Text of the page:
In my endeavors to bring more information to the masses on waterskiing I have
teamed up with Kris Lapoint to help my fellow brothers.---------little humor
( MARK KOVALSON------this is for you )
Printed with the permission of WATERSKI and World Publications from issues
April 1988 and March 1989-----way back when dinosaurs roamed the earth.
LAPOINT ON SLALOM New Ski Or Not New Ski?
That Is The Question by Kris LaPoint
Last month Bob laid down the ground rules for slalom "spring
training." He presented several points, the most important being the concept of
developing a training plan with specific guidelines and goals. Let's add a
couple of early season ideas on testing new skis.
After a long winter layoff, it is never good idea to try new slalom skis right
off the bat. I've made this mistake
before and have seen several other skiers do it, too. You have to be skiing
reasonably well on last year's slalom before you can properly evaluate a new
ski. A good guideline is to be skiing within one pass of last year's peak. if
you test skis earlier, it is too easy to make a bad judgment.
For example, you buy anew ski to start the season. One day you decide to try
last years ski and immediately
realize to your chagrin that you should never have gotten off it. Or the
opposite can also happen: you try a new ski before you're ready, don't like it,
and prematurely dismiss it. The ski may have been better for your skiing style,
and you would have found out, had you been in better form.
How long should you test a new ski? It depends. From the first passes, a new
ski needs to do certain things better
than your baseline ski or it's not worth wasting any more of your time. Each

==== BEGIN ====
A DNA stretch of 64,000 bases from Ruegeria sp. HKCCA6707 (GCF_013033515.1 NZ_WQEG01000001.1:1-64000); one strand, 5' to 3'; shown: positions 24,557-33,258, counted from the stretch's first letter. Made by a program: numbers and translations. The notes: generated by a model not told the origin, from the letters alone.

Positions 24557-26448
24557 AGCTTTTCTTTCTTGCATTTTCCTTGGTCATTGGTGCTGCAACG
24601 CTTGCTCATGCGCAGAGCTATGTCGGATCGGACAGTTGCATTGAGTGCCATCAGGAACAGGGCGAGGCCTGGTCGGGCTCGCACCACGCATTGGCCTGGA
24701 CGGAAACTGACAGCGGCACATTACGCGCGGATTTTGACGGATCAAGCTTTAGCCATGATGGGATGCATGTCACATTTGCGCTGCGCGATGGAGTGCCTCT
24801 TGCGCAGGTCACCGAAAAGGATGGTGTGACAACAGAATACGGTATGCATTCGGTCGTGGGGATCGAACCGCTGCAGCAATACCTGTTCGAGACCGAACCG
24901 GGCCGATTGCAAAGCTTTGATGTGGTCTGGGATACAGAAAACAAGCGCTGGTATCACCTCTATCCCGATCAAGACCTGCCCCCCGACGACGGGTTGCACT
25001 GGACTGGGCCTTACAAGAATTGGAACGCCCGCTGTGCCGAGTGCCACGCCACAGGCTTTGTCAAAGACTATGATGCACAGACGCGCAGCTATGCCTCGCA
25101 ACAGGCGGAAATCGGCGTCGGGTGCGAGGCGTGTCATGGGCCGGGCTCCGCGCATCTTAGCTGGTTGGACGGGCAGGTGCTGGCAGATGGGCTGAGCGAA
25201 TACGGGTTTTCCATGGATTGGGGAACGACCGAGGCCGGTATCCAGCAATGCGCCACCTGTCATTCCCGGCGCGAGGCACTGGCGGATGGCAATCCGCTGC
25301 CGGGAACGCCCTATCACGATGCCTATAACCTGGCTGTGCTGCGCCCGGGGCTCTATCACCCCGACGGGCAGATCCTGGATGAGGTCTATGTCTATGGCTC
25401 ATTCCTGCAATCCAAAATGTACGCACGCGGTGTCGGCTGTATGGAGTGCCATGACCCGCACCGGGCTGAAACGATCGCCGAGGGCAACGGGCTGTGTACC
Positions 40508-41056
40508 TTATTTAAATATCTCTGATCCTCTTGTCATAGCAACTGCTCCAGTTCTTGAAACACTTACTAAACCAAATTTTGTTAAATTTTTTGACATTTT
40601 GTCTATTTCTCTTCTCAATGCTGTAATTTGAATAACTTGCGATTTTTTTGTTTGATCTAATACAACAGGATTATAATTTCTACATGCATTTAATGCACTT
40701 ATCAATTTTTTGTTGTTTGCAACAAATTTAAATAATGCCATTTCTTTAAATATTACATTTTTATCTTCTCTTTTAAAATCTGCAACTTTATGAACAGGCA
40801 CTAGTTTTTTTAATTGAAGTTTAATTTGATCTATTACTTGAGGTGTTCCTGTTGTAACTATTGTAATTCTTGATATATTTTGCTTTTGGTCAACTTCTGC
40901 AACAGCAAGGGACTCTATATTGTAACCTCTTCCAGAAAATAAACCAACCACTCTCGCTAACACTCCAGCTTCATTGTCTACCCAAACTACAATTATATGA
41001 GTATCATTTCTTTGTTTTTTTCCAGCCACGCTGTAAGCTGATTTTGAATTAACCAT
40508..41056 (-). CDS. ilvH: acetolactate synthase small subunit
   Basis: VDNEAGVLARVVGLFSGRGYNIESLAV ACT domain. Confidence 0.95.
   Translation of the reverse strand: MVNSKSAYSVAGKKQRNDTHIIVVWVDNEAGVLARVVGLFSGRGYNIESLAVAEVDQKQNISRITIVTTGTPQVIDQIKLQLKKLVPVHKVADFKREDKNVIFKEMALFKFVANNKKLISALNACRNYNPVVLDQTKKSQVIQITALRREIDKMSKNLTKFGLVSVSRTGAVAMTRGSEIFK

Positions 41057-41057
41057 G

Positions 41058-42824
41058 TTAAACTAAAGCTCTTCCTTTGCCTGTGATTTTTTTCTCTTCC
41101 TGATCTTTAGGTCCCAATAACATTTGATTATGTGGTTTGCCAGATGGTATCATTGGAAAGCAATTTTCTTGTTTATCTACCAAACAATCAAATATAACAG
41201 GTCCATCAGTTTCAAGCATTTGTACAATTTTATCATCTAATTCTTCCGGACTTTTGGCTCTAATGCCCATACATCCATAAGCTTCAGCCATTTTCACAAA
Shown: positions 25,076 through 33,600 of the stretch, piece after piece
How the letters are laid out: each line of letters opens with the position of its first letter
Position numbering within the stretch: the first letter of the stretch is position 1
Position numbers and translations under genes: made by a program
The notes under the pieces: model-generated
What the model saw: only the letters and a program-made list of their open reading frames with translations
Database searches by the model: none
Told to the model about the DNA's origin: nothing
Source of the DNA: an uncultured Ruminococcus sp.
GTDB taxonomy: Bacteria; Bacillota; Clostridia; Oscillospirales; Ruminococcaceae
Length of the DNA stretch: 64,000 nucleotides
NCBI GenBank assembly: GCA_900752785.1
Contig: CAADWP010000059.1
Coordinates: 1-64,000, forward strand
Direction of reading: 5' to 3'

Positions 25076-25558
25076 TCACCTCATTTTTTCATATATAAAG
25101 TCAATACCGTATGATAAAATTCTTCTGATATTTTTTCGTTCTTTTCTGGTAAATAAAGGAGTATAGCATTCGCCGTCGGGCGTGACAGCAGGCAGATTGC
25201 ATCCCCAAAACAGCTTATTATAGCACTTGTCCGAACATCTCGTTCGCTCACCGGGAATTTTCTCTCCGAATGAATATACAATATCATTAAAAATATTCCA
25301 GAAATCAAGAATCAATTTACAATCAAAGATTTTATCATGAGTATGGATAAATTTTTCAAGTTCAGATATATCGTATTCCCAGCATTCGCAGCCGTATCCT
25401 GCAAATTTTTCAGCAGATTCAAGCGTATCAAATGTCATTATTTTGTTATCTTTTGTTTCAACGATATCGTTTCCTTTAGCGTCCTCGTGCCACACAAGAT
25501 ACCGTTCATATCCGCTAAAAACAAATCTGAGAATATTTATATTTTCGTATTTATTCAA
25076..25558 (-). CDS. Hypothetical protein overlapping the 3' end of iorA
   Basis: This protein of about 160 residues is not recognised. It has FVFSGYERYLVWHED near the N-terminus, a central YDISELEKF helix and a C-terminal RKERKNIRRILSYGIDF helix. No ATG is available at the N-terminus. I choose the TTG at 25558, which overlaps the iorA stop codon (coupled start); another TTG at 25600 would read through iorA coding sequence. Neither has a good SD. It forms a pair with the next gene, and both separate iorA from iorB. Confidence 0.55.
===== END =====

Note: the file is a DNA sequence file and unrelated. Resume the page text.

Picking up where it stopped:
slalom skier has his own basic form. I don't feel it's worth the effort~r
perhaps even possible-to radically change your style to accommodate a certain
ski. That's why the test ski has to do something better right away like have a
better offside turn than the base ski, to deserve more than one or two ski
rides. Five to 10 ski sessions should be
enough to fully evaluate a ski. If the ski seems to have real potential,
try it in the ultimate test situation, a tournament. Lots of skis seem good in
practice but tournaments are the proof because you're skiing under pressure and
adapting to conditions, instead of modifying your habits to adapt to a ski. You
haven't properly tested a new ski
until you try it in a tournament. This brings up another subject: Don't be
afraid to test skis. Very often I've been frustrated by skiers who won't try a
ski in June or July because they're concerned about hurting their chances in
the Nationals in mid-August. Not to worry Testing, when properly done, will
help your skiing whether you decide ultimately to change skis or not.
if you do decide to switch, it will be because the new ski improves your
performance, which is obviously a positive situation. If you don't like the ski
you test and return to your old ski, it can also be to your benefit. Hopefully,
your old ski will seem so good to you that you will perform better on it than
before. It's a strange phenomenon, but you will seem to appreciate the strong
points of the old ski, take advantage of them, and ski that much better. The
key here is not to ski too long on the new ski if it's not right for you, as
you will eventually start to adapt to it and then have a hard time getting back